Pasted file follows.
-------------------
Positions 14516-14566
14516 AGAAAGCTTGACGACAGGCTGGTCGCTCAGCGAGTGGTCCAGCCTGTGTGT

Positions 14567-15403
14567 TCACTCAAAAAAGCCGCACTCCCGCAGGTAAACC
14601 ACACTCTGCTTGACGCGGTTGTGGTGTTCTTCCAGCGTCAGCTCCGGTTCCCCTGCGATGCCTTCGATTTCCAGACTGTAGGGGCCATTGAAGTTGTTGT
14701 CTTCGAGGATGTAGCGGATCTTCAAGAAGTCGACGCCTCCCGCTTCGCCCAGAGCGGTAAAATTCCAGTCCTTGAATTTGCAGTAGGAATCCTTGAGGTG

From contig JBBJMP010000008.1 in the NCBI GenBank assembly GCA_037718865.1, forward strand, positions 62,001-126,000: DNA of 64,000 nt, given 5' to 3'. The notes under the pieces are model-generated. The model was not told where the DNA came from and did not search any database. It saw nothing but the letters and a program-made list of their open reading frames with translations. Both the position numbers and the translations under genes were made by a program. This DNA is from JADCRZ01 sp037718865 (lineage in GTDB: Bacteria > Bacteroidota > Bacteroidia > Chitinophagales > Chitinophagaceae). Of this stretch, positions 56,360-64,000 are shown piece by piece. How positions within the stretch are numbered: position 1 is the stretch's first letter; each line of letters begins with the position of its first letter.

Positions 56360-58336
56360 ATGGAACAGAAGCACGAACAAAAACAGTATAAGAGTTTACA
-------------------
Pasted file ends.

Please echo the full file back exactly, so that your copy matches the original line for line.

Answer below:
Positions 14516-14566
14516 AGAAAGCTTGACGACAGGCTGGTCGCTCAGCGAGTGGTCCAGCCTGTGTGT

Positions 14567-15403
14567 TCACTCAAAAAAGCCGCACTCCCGCAGGTAAACC
14601 ACACTCTGCTTGACGCGGTTGTGGTGTTCTTCCAGCGTCAGCTCCGGTTCCCCTGCGATGCCTTCGATTTCCAGACTGTAGGGGCCATTGAAGTTGTTGT
14701 CTTCGAGGATGTAGCGGATCTTCAAGAAGTCGACGCCTCCCGCTTCGCCCAGAGCGGTAAAATTCCAGTCCTTGAATTTGCAGTAGGAATCCTTGAGGTG

From contig JBBJMP010000008.1 in the NCBI GenBank assembly GCA_037718865.1, forward strand, positions 62,001-126,000: DNA of 64,000 nt, given 5' to 3'. The notes under the pieces are model-generated. The model was not told where the DNA came from and did not search any database. It saw nothing but the letters and a program-made list of their open reading frames with translations. Both the position numbers and the translations under genes were made by a program. This DNA is from JADCRZ01 sp037718865 (lineage in GTDB: Bacteria > Bacteroidota > Bacteroidia > Chitinophagales > Chitinophagaceae). Of this stretch, positions 56,360-64,000 are shown piece by piece. How positions within the stretch are numbered: position 1 is the stretch's first letter; each line of letters begins with the position of its first letter.

Positions 56360-58336
56360 ATGGAACAGAAGCACGAACAAAAACAGTATAAGAGTTTACA